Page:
Example 8.Preparation of 3-butyl-6-metkyl-5- nitrouracil A solution of 40 parts by volume of fuming nitric acid and 40 parts by volume of fuming sulfuric acid (20% S0 is stirred at 25-30" C. while 20 parts by weight of 3-butyl-6-methyluracil are added portion-wise over a 30- minute period. The solution is stirred an additional 30 minutes, then poured slowly into 4 volumes of a stirred ice-water mixture. The uracil separates out as a pale yellow solid. It is collected by filtration, washed well with water, and air-dried. One recrystallization from 1,1,1- trichloroethane gives ananlytically pure 3-butyl-6-methyl- S-nitrouracil, melting at 170-171 C.
Example 9 The following S-nitro substituted uracils can be prepared in a manner similar to Example 8 above by substituting equivalent amounts of the substituted uracil starting reactants set forth in the following table for the 3- butyl-6-methyluracil shown in Example 8:
Uracil starting reactant fi-nltrouraoll product 3-(3a,4,5,G,7,7a-hcxahydro-4,7-
3-tcrt.-butyl-6-methy1uracil 3-(o-ruothoxycyclohcxyl)-6-methyluracil. 3-beuzyl6 mothy1-2thiouracil 3-dccyl-6-butyluracil 3-cyclohexyl-6-methyluracil 3-cyclopenteuyl-6-butyl-2-thiouracil.
3isopropyl-fi-methyluracil 3 sec. -butyl-6-mcthyluracil 3-cyclohexyl-6-ethyluraci1 B-phenyl-G-methyluracil Example 10.Preparation of 3-butyl-5,6-dimethyluracil A mixture of 23.2 parts by weight of butylurea 28.8 parts by weight of ethyl 2-methyl-3-ketobutyrate, 0.5 part by weight of orthophosphoric acid, and 200 parts by weight of benzene was heated at reflux. Water was collected in a Dean-Stark trap. After 24 hours, 2.5 parts by weight of water had been collected and there appeared to be no more separatin The solution was decanted and evaporated to a mixture of viscous oil and solid, which was taken up in 200 parts by weight of ethanol containing 10.6 parts by weight of sodium methoxide and heated at reflux for 10 minutes. Most of the ethanol was re-' moved under reduced pressure and the residue was taken up in just sufiicient water to dissolve it. Concentrated hydrochloric acid was added to lower the pH to 4 and the resulting white solid was collected by filtration. This was recrystallized from an ethanol-water mixture to give pure 3-butyl-5,6-dimethyluracil, melting at 1l6.5-l17 C.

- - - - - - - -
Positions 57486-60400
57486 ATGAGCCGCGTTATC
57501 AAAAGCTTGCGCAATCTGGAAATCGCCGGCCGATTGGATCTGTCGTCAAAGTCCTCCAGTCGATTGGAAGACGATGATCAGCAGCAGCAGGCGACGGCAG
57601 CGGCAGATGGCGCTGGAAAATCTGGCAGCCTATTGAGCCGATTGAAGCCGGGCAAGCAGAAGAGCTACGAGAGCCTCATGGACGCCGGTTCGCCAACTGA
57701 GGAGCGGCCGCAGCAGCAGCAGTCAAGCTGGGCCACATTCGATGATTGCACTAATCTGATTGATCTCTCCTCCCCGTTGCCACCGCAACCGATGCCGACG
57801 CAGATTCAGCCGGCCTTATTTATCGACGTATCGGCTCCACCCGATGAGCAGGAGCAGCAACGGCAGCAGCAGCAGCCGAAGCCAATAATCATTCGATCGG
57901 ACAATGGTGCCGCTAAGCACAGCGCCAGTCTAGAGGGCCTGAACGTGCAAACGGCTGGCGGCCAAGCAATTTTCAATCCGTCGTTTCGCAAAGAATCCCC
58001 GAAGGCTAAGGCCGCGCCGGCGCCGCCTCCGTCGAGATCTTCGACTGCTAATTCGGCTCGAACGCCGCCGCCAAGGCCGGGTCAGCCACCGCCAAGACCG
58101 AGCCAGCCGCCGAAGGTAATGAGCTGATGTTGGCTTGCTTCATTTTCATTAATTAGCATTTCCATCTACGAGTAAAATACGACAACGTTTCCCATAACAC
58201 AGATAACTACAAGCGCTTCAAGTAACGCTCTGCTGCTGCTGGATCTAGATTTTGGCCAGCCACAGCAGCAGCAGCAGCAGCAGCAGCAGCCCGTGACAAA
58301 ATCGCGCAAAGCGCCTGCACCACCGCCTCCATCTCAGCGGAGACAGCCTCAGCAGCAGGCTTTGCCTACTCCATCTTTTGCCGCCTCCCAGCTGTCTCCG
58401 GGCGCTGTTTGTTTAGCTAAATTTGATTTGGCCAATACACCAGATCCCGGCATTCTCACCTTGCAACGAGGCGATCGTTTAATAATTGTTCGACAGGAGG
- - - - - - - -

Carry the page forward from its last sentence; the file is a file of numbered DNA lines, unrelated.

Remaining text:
The following uracils are similarly prepared by substituting equivalent amounts of the ureas and thioureas and equivalent amounts of the fi-keto esters set forth in the table for the butylurea and ethyl 2-methyl-3-ketobutyrate:
B-Keto ester Parts by Urea Parts by Uracil product weight weight Ethyl 2-mcthyl-3-ketobutyratc 28. 8 Sec.-amylurea 26. 0 3-sec.-amyl-5,6-dimethyluracil. Do 28. 8 lsopropylurea 21. 0 3'isopropyl-fifidunethyluracll. Ethyl 2-buty1-3'ketovalerate 39. 8 Amylurea 26.0 3-am yl-S-butyl-6-ethylurac1l. Ethyl 2-ethyl-3-ketovalcrate. 34. 2 Propylthiourca. 23. 6 3-pr0pyl-5,6-d1ethyl-2-thiouracil. Ethyl 2-methyl-3-ketobutyrate 28. 8 Sec-butylurea. 23. 5 3-sec.-butyl;5,6-dnnethyluracl1.
Do 28. 8 Allylurea 20. 0 3-allyl-5,fi-dimcthyluracil. Ethyl 2-methyl-3-ketoheptanoate 37. 0 Propynylurea 19. 6 3-propynyl-fi-rnethyl-fi-butyluracil. Ethyl 2-methyl-3-ketobutyrate. 28. 8 Benzylurea 30. 0 3-benzyl-5,6d1methylu.racil. Ethyl 2-ethyl-3-ketooctanoatc 45. 4 Benzylthiourea. 33. 2 3-benzyl-Scthyl-G-amyl-Zthiouracil. Ethyl 2-mcthyl-3-ketohexanoate 34. 2 fi-phenethylurea. 32. 8 3-(fl-phcnethyl)smethyl-fi propyluracil. Ethyl Z-methyl-S-kctobu tyrate 28. 8 Furt'urylurea 28.0 S-furfuryl-5.6-dimethyluracil.
D0 28. 8 Tert.-amylurea 26. 0 3-tert.-amyl-5,6-dimethyluraeil. Do 28. 8 1-(hcxahydro-4,7- 39. 0 3-(3a-4-5-6'7-7a-hexahydro-4,7-methauo-5- methano-fidndauyl) indanyl)-5,6-dimcthyluracil. urea. Do 28. 8 Phcnylurca 27. 2 3-phenyl-5,6dimcthyluracil. Ethyl 2-butyl-3-ketovalcratc 39. 8 p-cliilorophenyl- 37. 2 3-(p-ch10rophcuyl)-5-butyl-6-cthyl-2-thioureciL.